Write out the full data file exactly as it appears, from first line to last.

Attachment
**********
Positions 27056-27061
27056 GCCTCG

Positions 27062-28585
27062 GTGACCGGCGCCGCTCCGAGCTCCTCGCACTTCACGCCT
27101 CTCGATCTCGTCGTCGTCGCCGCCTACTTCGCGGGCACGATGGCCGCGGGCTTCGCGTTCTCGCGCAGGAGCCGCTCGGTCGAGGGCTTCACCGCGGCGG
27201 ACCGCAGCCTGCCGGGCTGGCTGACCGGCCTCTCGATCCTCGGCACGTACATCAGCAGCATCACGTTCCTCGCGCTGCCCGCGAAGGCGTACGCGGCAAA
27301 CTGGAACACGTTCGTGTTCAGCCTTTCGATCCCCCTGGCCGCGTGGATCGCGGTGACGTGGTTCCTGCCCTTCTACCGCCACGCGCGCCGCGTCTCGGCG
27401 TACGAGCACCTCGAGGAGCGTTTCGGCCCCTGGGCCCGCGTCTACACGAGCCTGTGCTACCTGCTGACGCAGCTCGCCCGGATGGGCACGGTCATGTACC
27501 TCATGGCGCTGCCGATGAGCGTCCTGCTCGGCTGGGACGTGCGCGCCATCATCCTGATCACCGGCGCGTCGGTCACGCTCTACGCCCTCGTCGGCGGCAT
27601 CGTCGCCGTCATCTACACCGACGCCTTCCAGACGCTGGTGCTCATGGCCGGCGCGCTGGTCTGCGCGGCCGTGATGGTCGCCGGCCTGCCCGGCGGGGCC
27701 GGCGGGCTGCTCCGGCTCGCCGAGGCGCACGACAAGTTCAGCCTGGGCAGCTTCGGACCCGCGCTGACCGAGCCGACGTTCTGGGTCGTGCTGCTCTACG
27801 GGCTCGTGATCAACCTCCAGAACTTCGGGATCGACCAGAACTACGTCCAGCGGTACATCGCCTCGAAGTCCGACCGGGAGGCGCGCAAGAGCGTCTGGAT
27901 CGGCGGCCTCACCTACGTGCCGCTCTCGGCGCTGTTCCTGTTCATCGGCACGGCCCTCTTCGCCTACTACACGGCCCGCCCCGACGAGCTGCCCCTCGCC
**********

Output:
Positions 27056-27061
27056 GCCTCG

Positions 27062-28585
27062 GTGACCGGCGCCGCTCCGAGCTCCTCGCACTTCACGCCT
27101 CTCGATCTCGTCGTCGTCGCCGCCTACTTCGCGGGCACGATGGCCGCGGGCTTCGCGTTCTCGCGCAGGAGCCGCTCGGTCGAGGGCTTCACCGCGGCGG
27201 ACCGCAGCCTGCCGGGCTGGCTGACCGGCCTCTCGATCCTCGGCACGTACATCAGCAGCATCACGTTCCTCGCGCTGCCCGCGAAGGCGTACGCGGCAAA
27301 CTGGAACACGTTCGTGTTCAGCCTTTCGATCCCCCTGGCCGCGTGGATCGCGGTGACGTGGTTCCTGCCCTTCTACCGCCACGCGCGCCGCGTCTCGGCG
27401 TACGAGCACCTCGAGGAGCGTTTCGGCCCCTGGGCCCGCGTCTACACGAGCCTGTGCTACCTGCTGACGCAGCTCGCCCGGATGGGCACGGTCATGTACC
27501 TCATGGCGCTGCCGATGAGCGTCCTGCTCGGCTGGGACGTGCGCGCCATCATCCTGATCACCGGCGCGTCGGTCACGCTCTACGCCCTCGTCGGCGGCAT
27601 CGTCGCCGTCATCTACACCGACGCCTTCCAGACGCTGGTGCTCATGGCCGGCGCGCTGGTCTGCGCGGCCGTGATGGTCGCCGGCCTGCCCGGCGGGGCC
27701 GGCGGGCTGCTCCGGCTCGCCGAGGCGCACGACAAGTTCAGCCTGGGCAGCTTCGGACCCGCGCTGACCGAGCCGACGTTCTGGGTCGTGCTGCTCTACG
27801 GGCTCGTGATCAACCTCCAGAACTTCGGGATCGACCAGAACTACGTCCAGCGGTACATCGCCTCGAAGTCCGACCGGGAGGCGCGCAAGAGCGTCTGGAT
27901 CGGCGGCCTCACCTACGTGCCGCTCTCGGCGCTGTTCCTGTTCATCGGCACGGCCCTCTTCGCCTACTACACGGCCCGCCCCGACGAGCTGCCCCTCGCC